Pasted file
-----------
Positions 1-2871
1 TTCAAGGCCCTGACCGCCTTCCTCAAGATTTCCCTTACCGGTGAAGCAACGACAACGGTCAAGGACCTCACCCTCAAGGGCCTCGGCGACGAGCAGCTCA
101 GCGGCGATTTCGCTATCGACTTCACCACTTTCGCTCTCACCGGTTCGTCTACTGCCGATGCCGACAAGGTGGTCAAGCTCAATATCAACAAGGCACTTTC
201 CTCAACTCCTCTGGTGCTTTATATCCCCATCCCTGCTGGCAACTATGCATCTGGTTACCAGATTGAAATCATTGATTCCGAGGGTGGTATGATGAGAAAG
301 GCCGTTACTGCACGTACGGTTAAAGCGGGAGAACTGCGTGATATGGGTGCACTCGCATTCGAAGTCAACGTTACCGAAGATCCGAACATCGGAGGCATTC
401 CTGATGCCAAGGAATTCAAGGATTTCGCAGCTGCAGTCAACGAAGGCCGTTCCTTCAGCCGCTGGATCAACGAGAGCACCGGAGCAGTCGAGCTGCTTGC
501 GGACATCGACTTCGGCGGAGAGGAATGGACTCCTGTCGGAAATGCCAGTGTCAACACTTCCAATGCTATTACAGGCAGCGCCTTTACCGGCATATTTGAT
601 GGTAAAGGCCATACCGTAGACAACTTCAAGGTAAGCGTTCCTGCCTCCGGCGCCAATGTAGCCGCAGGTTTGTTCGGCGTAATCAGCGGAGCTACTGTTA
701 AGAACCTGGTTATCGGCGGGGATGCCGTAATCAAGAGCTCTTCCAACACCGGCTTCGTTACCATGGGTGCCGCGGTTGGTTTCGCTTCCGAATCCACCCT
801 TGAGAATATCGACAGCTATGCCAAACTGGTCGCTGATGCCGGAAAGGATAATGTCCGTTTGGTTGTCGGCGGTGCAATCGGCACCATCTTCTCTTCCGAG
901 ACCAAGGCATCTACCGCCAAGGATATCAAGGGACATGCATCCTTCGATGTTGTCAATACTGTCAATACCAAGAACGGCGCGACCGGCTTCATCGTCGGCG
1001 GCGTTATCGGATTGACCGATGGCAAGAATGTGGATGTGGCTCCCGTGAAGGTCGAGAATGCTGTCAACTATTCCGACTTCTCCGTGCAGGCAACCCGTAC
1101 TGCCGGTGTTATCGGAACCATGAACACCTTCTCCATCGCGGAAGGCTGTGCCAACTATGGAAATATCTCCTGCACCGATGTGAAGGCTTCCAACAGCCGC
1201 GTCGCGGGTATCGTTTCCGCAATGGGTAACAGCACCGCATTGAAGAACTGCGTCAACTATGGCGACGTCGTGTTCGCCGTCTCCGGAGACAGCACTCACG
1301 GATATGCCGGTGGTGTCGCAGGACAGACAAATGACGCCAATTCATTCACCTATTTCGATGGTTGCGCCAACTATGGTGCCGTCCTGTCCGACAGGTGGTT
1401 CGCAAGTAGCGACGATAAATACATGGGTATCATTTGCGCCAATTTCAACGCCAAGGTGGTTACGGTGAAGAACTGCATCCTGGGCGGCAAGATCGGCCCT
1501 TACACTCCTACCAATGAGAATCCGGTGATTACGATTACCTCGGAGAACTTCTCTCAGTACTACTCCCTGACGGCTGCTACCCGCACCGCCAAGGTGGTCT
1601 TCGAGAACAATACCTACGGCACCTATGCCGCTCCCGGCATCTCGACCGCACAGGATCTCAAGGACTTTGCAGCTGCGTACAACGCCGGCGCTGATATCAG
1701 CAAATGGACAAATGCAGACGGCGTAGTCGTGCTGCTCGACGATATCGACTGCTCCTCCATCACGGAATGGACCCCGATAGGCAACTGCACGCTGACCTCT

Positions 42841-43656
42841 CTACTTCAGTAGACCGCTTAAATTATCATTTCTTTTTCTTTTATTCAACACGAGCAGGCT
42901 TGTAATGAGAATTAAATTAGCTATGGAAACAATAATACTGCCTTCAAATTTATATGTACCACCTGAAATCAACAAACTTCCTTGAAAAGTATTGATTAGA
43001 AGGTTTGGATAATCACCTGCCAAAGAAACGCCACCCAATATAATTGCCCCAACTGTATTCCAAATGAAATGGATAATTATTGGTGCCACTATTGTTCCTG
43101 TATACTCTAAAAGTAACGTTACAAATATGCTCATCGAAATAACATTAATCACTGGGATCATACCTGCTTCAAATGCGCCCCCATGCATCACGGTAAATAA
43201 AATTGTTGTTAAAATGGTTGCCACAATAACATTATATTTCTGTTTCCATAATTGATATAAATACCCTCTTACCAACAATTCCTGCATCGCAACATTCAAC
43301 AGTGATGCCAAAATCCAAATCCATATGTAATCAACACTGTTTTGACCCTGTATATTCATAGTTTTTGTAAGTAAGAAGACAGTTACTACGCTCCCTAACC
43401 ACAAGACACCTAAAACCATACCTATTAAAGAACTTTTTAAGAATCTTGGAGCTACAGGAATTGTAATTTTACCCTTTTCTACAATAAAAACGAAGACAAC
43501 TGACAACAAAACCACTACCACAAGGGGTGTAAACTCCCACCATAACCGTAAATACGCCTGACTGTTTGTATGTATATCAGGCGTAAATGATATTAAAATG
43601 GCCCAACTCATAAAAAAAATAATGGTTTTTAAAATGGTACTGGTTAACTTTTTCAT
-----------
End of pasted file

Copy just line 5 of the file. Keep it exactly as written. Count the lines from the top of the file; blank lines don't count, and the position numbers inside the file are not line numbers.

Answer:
301 GCCGTTACTGCACGTACGGTTAAAGCGGGAGAACTGCGTGATATGGGTGCACTCGCATTCGAAGTCAACGTTACCGAAGATCCGAACATCGGAGGCATTC